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This eBook from the Gutenberg Project consists of approximately 127 pages of information about The Visions of England.
be, that the love of truth and the love of England are mine by inheritance in a degree sufficient to exempt this book, (the labour of several years), from infidelity to either:—­that the intrinsic worth and weight of my subject may commend these songs, both at home, and in the many Englands beyond sea, to those who, (despite the inevitably more engrossing attractions of the Present, and the emphatic bias of modern culture towards the immediate and the tangible), maintain that high and soul-inspiring interest which, identifying us with our magnificent Past, and all its varied lessons of defeat and victory, offers at the same time,—­under the guidance from above,—­our sole secure guarantee for prosperous and healthy progress in the Future.

   The world has cycles in its course, when all
   That once has been, is acted o’er again;

and only the nation which, at each moment of political or social evolution, looks lovingly backward to its own painfully-earned experience—­Respiciens, Prospiciens, as Tennyson’s own chosen device expresses it—­has solid reason to hope, that its movement is true Advance—­that its course is Upward.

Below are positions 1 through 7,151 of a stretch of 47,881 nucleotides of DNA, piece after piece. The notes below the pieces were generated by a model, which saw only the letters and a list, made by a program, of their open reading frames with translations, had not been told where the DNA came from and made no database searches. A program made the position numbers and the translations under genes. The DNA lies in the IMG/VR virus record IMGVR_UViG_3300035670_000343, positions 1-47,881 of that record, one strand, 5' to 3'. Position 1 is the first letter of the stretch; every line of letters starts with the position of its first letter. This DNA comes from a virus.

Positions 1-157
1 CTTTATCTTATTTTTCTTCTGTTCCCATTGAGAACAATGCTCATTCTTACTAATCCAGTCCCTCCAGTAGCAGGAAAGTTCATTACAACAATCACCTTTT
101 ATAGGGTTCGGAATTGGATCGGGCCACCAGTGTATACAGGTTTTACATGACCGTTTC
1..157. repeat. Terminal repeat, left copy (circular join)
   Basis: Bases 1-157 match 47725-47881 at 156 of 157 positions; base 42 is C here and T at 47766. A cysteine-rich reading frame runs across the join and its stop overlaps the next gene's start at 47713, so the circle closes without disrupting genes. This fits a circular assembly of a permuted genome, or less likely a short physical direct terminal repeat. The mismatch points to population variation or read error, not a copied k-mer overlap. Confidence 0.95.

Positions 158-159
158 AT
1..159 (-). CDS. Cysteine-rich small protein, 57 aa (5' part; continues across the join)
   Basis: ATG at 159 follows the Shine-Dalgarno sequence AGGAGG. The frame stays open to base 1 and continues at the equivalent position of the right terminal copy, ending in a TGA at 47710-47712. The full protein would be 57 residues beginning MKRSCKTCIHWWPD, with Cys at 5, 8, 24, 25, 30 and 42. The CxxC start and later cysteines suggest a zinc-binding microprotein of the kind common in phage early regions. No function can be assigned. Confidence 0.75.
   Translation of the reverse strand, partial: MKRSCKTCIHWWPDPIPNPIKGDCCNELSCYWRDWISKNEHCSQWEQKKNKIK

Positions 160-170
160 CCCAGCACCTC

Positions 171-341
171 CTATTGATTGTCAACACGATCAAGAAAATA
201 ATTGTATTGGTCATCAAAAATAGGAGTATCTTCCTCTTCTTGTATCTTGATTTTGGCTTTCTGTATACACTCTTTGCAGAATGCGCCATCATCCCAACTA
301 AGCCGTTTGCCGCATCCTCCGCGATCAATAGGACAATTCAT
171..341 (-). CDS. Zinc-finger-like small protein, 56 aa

* * * * *

It remains only to add, that the book has been carefully revised and corrected, and that nineteen pieces published in the original volume of 1881 are not reprinted in the present issue.

F. T. P.
July, 1889

THE VISIONS OF ENGLAND

PRELUDE

CAESAR TO EGBERT

1

   England, fair England!  Empress isle of isles! 
   —­Round whom the loving-envious ocean plays,
   Girdling thy feet with silver and with smiles,
   Whilst all the nations crowd thy liberal bays;
   With rushing wheel and heart of fire they come,
   Or glide and glance like white-wing’d doves that know
      And seek their proper home:—­
   England! not England yet! but fair as now,
When first the chalky strand was stirr’d by Roman prow.

2

   On thy dear countenance, great mother-land,
   Age after age thy sons have set their sign,
   Moulding the features with successive hand
   Not always sedulous of beauty’s line:—­
   Yet here Man’s art in one harmonious aim
   With Nature’s gentle moulding, oft has work’d
      The perfect whole to frame: 
   Nor does earth’s labour’d face elsewhere, like thee,
Give back her children’s heart with such full sympathy

3

   —­On marshland rough and self-sprung forest gazed
   The imperial Roman of the eagle-eye;
   Log-splinter’d forts on green hill-summits raised,
   Earth huts and rings that dot the chalk-downs high:—­
   Dark rites of hidden faith in grove and moor;
   Idols of monstrous build; wheel’d scythes of war;
      Rock tombs and pillars hoar: 
   Strange races, Finn, Iberian, Belgae, Celt;
While in the wolds huge bulls and antler’d giants dwelt.

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